With 9,050 tons of displacement, the USS Houston, a Northampton class light cruiser, began operation in June 1930 after being constructed in Newport News, Virginia.
Its initial cruises took place in the Atlantic and the Gulf of Mexico but it was later deployed to the western Pacific where it served as the flagship of the Asiatic Fleet, conducting training missions, protecting American interests, and serving as the headquarters for the fleet’s commander during ongoing hostilities between China and Japan.
The Houston was recalled to American territorial waters after the Sino-Japanese War. It joined the Scouting Force, in which it participated in exercises that tested fleet readiness and the US Navy’s war plans for the expected confrontation that became WWII. During 1938, the USS Houston was the flagship for the entire US fleet. It hosted President Franklin D. Roosevelt during 1934, 1935, 1938, and 1939.
Action in World War II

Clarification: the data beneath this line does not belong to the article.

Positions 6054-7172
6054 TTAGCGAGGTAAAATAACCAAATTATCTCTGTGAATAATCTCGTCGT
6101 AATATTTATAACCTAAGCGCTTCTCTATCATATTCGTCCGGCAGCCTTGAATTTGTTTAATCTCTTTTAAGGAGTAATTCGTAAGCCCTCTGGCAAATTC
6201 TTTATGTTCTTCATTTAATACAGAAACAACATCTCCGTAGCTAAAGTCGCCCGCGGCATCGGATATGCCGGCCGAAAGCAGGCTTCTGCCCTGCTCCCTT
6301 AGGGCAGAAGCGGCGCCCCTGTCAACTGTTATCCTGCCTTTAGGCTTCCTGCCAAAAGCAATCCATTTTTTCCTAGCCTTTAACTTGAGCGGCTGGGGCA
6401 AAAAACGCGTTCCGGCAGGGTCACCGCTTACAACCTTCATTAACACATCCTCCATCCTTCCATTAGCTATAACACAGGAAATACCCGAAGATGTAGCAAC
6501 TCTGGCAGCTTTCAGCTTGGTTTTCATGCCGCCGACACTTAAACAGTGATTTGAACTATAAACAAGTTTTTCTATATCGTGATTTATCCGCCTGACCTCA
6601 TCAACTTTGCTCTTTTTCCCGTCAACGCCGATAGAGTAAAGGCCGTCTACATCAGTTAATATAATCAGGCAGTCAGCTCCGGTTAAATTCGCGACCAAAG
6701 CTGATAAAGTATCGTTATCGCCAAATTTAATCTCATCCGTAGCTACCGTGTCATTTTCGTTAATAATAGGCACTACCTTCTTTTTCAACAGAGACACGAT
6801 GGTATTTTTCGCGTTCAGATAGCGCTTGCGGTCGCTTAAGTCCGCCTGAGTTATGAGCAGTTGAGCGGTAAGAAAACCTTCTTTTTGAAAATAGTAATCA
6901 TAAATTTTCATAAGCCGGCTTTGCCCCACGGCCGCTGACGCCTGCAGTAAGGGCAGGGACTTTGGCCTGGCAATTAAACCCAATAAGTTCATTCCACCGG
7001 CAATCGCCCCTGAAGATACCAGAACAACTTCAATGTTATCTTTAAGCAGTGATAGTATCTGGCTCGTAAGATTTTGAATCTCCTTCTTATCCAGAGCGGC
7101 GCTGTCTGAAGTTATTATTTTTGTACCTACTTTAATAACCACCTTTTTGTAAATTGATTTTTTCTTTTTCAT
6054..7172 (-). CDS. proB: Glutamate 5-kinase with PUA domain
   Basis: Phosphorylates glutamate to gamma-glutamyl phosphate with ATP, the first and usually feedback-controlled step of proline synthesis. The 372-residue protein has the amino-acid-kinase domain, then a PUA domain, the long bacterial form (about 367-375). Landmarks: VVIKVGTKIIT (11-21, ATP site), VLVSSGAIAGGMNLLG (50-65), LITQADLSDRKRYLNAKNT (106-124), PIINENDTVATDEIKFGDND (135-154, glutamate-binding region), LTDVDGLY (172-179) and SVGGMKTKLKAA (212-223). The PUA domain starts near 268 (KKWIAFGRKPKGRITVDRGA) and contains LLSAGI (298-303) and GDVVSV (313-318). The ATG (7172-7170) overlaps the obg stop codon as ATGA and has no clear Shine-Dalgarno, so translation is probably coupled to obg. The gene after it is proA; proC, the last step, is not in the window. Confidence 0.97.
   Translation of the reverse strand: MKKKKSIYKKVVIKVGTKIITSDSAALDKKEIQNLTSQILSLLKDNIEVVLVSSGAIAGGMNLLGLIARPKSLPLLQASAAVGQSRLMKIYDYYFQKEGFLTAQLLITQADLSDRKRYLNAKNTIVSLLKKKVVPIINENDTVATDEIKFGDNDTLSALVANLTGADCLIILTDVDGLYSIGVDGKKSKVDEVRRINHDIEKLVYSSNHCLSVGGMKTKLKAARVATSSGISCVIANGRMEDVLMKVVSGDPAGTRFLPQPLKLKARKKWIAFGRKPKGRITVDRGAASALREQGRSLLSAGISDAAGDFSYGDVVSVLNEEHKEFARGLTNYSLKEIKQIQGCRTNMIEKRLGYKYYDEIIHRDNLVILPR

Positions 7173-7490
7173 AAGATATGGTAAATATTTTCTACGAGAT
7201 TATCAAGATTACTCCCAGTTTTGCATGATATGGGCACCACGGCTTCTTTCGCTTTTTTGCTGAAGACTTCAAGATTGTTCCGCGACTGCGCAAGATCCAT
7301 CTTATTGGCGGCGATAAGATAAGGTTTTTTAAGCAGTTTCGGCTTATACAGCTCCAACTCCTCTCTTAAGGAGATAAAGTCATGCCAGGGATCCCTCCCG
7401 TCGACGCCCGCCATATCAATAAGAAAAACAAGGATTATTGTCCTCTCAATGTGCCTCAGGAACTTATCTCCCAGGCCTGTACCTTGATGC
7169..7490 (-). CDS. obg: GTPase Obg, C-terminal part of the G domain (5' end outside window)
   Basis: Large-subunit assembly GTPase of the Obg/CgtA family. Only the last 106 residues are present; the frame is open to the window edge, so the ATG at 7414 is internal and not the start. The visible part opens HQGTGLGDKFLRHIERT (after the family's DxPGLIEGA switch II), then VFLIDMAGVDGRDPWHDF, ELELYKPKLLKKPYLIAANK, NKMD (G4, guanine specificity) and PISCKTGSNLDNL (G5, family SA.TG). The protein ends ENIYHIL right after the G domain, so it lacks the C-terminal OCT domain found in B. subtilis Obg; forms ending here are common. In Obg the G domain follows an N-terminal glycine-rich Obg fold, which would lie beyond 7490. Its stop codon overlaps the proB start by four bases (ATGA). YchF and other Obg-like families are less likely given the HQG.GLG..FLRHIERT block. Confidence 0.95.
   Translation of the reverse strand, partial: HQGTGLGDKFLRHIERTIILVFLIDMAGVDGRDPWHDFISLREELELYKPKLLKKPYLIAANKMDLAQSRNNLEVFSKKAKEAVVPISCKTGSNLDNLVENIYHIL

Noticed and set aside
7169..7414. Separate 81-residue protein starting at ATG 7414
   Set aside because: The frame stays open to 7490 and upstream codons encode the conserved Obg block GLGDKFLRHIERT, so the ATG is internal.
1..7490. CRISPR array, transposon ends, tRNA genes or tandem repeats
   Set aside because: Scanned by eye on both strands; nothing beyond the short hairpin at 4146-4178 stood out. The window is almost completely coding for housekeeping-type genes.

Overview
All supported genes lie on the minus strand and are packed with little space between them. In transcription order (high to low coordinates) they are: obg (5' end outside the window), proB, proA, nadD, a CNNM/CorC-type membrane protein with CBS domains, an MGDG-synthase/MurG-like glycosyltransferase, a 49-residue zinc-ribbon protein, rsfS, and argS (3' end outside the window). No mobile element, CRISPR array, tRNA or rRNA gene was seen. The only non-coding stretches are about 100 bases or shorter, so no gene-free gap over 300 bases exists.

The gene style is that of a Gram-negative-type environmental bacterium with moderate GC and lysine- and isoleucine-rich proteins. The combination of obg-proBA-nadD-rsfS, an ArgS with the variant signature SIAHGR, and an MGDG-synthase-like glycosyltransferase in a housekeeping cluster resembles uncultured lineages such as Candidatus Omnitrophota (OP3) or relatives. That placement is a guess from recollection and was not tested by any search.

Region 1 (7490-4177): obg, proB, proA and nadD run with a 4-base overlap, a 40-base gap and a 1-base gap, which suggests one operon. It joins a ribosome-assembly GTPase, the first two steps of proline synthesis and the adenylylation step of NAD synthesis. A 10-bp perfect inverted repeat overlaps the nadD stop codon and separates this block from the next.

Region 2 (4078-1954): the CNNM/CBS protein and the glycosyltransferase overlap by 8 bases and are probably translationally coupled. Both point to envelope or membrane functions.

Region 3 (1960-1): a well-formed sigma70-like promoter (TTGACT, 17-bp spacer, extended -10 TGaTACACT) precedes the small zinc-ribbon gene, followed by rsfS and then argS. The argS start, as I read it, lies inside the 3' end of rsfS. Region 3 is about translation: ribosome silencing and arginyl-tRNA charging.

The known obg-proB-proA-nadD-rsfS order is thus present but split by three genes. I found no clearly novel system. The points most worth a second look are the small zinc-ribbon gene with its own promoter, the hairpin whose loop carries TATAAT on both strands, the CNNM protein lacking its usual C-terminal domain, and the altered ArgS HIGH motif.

In 1940, the Houston was again ordered to the Pacific. For a second time, the ship became the flagship of the US Asiatic Fleet. When the Japanese escalated aggression into outright war, the Houston was ordered to the waters around Australia and the Dutch East Indies. As the heaviest unit within the Allied forces on patrol in the area, the Houston was active in deterrence and wartime skirmishes.
On February 4, 1942, in the heat of heavy bombardment, the Houston was disabled by an enemy strike to its gun turret. Despite that, the ship remained in the combat zone and fought off enemy fire and air raids during the Battle of the Java Sea on February 27, 1942. The Houston was ordered to relocate and did so in the company of the Australian cruiser, the Perth. Both ships encountered a formidable contingent of the Japanese navy armed for an amphibious invasion of East Java. After an exchange of firepower between the ships, both the Perth and the Houston were sunk by enemy gunfire and torpedoes.
Asbestos in Navy Ships
Although an essential component of the naval fleet, even today, naval cruisers also pose a lasting health risk to soldiers serving on them. Unfortunately, products containing asbestos were common, especially on older ships, because of the material’s high resistance to heat and fire. Despite its value as an insulator, asbestos fiber intake can lead to several serious health consequences, including mesothelioma, a devastating cancer without cure. Current and former military personnel who came into contact with these ships should seek immediate medical attention in order to detect possible health consequences associated with asbestos exposure.